The story of Chilean president Salvador Allende’s downfall is the subject of Birkbeck-based academic Oscar Guardiola-Rivera’s new book. The book itself is riddled with problems, but one thing may be said in its favour: it does have a story worth telling.
Twenty-eight years before the day took on a new meaning signifying a change in the order of the world, 11 September marked a change in the order of Chile. On that morning in 1973, the country’s armed forces swarmed over the capital, Santiago, in a coup d’état. Salvador Allende, a democratically elected Marxist, broadcast to the nation from La Moneda Palace: ‘I have not sought this. I am not a martyr,’ he said. ‘But let them understand this very well, those who wish to roll history back and disavow the will of the majority of the people in this country … Only with bullets will they stop me from realising the project of the people of Chile.’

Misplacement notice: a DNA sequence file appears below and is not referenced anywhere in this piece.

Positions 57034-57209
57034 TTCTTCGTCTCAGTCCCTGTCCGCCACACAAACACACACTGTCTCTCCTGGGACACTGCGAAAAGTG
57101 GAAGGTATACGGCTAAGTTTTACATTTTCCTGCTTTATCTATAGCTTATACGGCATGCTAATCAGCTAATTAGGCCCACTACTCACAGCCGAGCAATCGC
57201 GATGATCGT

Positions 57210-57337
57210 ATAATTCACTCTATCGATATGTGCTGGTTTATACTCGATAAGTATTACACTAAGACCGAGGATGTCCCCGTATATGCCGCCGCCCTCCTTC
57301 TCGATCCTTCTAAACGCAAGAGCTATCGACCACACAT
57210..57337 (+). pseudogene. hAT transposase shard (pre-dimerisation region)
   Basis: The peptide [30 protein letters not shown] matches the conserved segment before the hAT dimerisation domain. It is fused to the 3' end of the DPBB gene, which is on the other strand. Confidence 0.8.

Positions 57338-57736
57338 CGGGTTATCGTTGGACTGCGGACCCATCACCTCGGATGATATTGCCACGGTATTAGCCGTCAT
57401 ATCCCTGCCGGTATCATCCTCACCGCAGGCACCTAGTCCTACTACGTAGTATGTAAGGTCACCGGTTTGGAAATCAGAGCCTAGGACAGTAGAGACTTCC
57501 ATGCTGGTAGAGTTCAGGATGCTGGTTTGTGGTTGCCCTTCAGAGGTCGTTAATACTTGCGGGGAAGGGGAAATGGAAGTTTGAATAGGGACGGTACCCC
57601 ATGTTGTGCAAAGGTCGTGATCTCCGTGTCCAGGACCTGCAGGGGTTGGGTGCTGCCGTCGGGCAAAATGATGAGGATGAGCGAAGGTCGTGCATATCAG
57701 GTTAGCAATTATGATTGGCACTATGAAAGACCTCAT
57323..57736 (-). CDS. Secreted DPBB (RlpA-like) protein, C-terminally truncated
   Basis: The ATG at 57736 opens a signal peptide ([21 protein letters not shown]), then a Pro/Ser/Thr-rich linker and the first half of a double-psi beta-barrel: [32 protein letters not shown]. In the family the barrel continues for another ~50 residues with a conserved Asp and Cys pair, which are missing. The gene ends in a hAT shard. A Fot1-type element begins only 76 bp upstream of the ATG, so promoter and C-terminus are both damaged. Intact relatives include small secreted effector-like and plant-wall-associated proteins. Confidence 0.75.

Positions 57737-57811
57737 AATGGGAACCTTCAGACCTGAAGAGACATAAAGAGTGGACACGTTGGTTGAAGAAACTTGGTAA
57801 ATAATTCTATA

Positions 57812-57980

So bullets were what they used, along with tanks and fighter jets. Soon, the palace was burning. Allende’s body was discovered on a sofa at around 2pm. He had shot himself in the head with an AK-47. The rifle had been a gift from his Cuban ally, Fidel Castro. From